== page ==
Monday, July 7, 2014
Quiet Dell by Jayne Anne Phillips
He asks Astra to marry him without the two ever meeting.
Unfortunately, Harry Powers is one of the many false names of a scam artist who is writing women all over the country. After finally meeting the women, he kills them and takes their money and possessions, netting little as these are not wealthy women. In Astra's case, he kills her and then returns to the family home to retrieve the children who he also kills. Harry Power is finally indicted for murder for his last victim, the woman after Astra.
Emily Thornhill is one of the few female journalists for the Chicago press. She is drawn to the story of Harry Powers. What made him so appealing to women? Why did he kill them once he had conned them out of their meager possessions? More importantly, how many women are victims not yet identified? She is drawn into the story and is compelled to find out Powers' secrets and those of the women he betrayed.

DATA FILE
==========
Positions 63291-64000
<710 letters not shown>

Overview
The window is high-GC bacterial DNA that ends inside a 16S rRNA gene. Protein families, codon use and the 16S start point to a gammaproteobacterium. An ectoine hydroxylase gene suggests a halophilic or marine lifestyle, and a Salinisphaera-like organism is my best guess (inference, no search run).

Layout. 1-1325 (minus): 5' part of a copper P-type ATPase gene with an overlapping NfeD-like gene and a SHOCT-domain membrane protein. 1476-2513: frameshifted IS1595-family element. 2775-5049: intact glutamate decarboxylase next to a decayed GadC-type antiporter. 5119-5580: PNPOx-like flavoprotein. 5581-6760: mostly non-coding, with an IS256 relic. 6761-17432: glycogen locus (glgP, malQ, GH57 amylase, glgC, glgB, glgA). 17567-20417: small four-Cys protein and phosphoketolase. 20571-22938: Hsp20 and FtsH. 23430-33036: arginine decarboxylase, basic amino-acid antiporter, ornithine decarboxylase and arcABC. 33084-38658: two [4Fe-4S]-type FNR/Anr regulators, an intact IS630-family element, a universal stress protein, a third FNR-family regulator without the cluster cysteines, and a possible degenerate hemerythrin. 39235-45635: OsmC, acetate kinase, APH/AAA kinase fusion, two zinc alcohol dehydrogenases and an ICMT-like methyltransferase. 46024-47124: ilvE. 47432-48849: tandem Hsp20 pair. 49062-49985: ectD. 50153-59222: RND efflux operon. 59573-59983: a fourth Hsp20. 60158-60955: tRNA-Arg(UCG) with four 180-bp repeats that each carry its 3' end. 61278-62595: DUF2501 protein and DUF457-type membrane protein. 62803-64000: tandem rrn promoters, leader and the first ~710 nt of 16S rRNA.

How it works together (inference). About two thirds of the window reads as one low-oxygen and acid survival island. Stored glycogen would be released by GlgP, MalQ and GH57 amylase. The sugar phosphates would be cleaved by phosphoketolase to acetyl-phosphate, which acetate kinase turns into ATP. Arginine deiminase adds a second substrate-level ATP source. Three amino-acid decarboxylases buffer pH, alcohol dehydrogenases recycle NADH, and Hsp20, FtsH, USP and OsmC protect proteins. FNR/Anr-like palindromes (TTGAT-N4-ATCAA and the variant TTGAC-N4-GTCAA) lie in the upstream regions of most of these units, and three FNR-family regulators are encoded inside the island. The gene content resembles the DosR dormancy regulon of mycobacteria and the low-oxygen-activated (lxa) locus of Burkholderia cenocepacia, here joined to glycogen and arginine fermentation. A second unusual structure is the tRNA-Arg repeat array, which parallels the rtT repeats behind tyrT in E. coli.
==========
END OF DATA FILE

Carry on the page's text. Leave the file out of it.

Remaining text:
Jayne Anne Phillips has written an interesting book based on a true case. Harry Powers, born Herman Drenth, lived and had his murder chamber in Quiet Dell, West Virginia. He is suspected of as many as fifty murders. He lured his victims through the use of matrimonial bureaus and flowery missives, luring them to his garage in Quiet Dell, which he had outfitted with basement cells. Phillips spends less time on the gory details of the case than the emotional fallout and how those involved in the case handle the realization of Powers' crimes. She accurately recreates the feel of the Midwest in the 1930's. This book is recommended for fans of true crime and historical fiction.